psst, parents

Do you want to know a thing that is going on, on Instagram? You probably don't want to know, but I am going to tell you anyway, because you should know, unfortunately. This got some coverage on GOMI (yep, failed at quitting that, too, because I can haz iPad and phone browser), but I know not everyone reads GOMI, and I think it's worth getting the word out to those of you that don't.

This is a thing that is going on, on Instagram: some individuals are, without permission, reposting photos of other peoples' children on make-believe "adoption" accounts, where followers are invited to engage in verbal role play about those children. The idea is to leave comments describing what you're doing with that child at that moment. Like, say, feeding it. Or holding it.

Or undressing it.

Or bathing it.

Or spanking it.

Still with me, or are you off scrambling to find your phone, so you can set your Instagram profile to private?

Curious after reading this article (which got exactly one comment), I hopped onto IG to see for myself. It took all of thirty seconds to find @ig_adoptions2002, which features 78 photos of children, mostly babies and toddlers, though one girl looks to my (admittedly inexpert) eye to be closer to five. There are a few shots of multiples, too.

Many of the children are in a state of undress, if not completely naked.

I scrolled through the pictures to read the comments. Some have no comments at all. Some have comments saying things like "I want him" or "Hi, cuties".

Some have the sorts of role playing comments described in the article. often written in misspelled, simplistic language or else in mimicry of baby talk. One such exchange:

[adopter]: Cuddles him all night I wuv wu hinny buns

[adoptee]: cant sleep

[adopter]: Ok buddy gives him mommy mlk

[adoptee]: Yay. Pats ur boob & watches tv

[adopter]: Lets him tamper with me

[adoptee]: sees somone looking through bedroom windoow & screams

(this scene goes on for several lines)

[adopter]: Takes him spanks him and then puts him in a box that had poison

[adoptee]: It smwell bwad. Climbs out. 

You get the idea. I could have posted screenshots, but I feel like what should be regarded as extremely disturbing and potentially dangerous starts to devolve into comedy when you're actually looking at the feed, because it is just that bizarre. But feel free to check it out yourself. 

I was further curious about what sorts of people were just "liking" these photos. One liker, @_randoms_rp, has a gallery full of photos of adolescent boys and girls. Some of the shots are obviously professional, but many appear to be pics of everyday kids, pretty much exactly the sorts of pics I see all day, every day, on my own feed.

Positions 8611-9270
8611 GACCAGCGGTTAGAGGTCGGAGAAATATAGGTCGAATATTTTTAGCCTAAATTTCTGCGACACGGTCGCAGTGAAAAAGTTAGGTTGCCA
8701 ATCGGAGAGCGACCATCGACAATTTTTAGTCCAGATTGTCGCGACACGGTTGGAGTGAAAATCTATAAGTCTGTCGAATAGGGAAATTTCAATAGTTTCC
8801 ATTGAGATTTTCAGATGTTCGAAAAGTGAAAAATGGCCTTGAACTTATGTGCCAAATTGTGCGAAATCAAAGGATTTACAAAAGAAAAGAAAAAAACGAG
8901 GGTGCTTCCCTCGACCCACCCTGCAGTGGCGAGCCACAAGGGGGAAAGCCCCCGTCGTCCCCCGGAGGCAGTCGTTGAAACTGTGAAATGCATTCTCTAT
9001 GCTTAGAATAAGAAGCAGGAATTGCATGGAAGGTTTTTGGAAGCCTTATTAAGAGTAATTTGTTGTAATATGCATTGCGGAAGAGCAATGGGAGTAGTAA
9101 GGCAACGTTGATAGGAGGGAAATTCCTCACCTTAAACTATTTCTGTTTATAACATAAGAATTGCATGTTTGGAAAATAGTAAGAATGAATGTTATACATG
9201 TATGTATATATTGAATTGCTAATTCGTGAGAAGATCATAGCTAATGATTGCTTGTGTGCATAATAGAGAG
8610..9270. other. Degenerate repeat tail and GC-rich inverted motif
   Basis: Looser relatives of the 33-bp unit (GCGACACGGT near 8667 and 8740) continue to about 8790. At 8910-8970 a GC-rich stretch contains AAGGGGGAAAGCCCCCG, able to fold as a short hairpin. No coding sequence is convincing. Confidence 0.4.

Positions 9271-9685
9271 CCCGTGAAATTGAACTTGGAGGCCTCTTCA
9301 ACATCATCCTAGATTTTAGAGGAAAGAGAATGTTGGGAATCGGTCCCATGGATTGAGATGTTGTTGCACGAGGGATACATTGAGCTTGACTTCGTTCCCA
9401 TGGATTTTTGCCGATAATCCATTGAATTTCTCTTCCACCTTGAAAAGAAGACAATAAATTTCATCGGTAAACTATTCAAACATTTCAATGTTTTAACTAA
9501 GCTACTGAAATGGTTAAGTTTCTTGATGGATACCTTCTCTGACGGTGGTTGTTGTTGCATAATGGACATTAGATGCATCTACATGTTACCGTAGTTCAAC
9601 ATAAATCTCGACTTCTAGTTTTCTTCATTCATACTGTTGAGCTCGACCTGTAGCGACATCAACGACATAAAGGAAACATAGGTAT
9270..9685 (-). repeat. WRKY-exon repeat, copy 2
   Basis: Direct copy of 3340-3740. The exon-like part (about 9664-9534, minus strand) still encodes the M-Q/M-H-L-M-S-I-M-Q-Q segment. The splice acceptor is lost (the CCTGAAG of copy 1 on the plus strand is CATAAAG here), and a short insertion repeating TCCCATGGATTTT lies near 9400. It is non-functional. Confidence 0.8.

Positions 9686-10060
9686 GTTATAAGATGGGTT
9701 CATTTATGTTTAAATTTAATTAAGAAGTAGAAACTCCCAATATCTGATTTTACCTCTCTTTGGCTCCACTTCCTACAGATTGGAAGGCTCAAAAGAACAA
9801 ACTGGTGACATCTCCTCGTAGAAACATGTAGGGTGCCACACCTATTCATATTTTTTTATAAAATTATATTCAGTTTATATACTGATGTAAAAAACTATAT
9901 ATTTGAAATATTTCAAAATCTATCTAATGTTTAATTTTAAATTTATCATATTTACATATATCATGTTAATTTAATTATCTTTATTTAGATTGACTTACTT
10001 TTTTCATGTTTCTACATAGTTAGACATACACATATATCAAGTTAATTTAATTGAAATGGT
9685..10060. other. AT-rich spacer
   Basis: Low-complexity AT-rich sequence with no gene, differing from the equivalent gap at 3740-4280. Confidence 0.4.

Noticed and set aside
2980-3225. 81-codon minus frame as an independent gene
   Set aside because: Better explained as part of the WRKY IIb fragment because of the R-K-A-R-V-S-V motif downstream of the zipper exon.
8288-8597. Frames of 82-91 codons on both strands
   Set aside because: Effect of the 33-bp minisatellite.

The @ig_adoptions2002 account hasn't posted anything new for eight weeks. Clicking around shows that several people have reported the account to Instagram, though it's obviously still very much in existence. The profile says "ACCOUNT IS UNDER CONSTRUCTION...AS FOR NOW NO CHILDREN ARE FOR ADOPTION." It additionally says "IG adoptions are where you get to "adopt" a baby or child for roleplay. This is all just for fun. :)"

Totally. Fun. I mean, it's probably just a bunch of bored tween girls playing virtual house. There are probably no predators or child pornographers messing about with this stuff whatsoever. And anyway, the account hasn't been touched in eight weeks. I'm sure whoever made it is done with all of it. I'm sure he or she didn't go and make a new, unreported and unexposed account elsewhere. I'm sure these are the last of the photos of anyone's kids that'll turn up being used in this way. And anyway, there are so few people who actually do this, from the looks of these accounts. It probably doesn't go on anywhere else online on a scale that we can only guess at (until the FBI releases the real numbers - or what it thinks the real numbers are).

This shit? This shit is exactly why I mentally high five every parent whose IG is set to private. I cannot for the life of me see what is possibly worth the benefit of doing it any other way. What aspect of your child's privacy could ever not be worth the mild inconvenience of vetting your Instagram followers? Is your impulse to show them off really not outmatched by your desire to shield them from predatory eyes? It's awful to think that for anyone, follower count + ego > child's privacy, but sadly, I wonder if sometimes this isn't exactly the case.

I can hear the predictable objection: Ok Ellie, let's all live in a state of fear and never ever post pictures of our children anywhere online. Realistic!

Not saying that. I'm saying be judicious. I'm saying every single social media platform and photo sharing site has privacy controls. What's wrong with tightening your settings to only allow known friends and family to see images of your children? What's wrong with sharing albums privately on, say, Google+?

I have a lot of friends who blog pics of their kids. And yes, theoretically, there's not much difference in terms of accessibility of those photos. But we all know how ridiculously easy it is to grab a quick screenshot with our phones, and then fire that image off to wherever the hell we want. Why not take control of at least one area of our internet life, where taking control is as easy as tapping a button that says "Posts Are Private"?

No, pics of your kids are not voodoo dolls. If some disturbed individual is engaging, unbeknownst to you, in mental fantasy over an image of your child, your child won't feel a thing. And if you're comfortable with that possibility, hey, I guess you can carry on as usual without feeling any discomfort or unease.

Me? I hope to be giving more and more mental high fives as time goes on.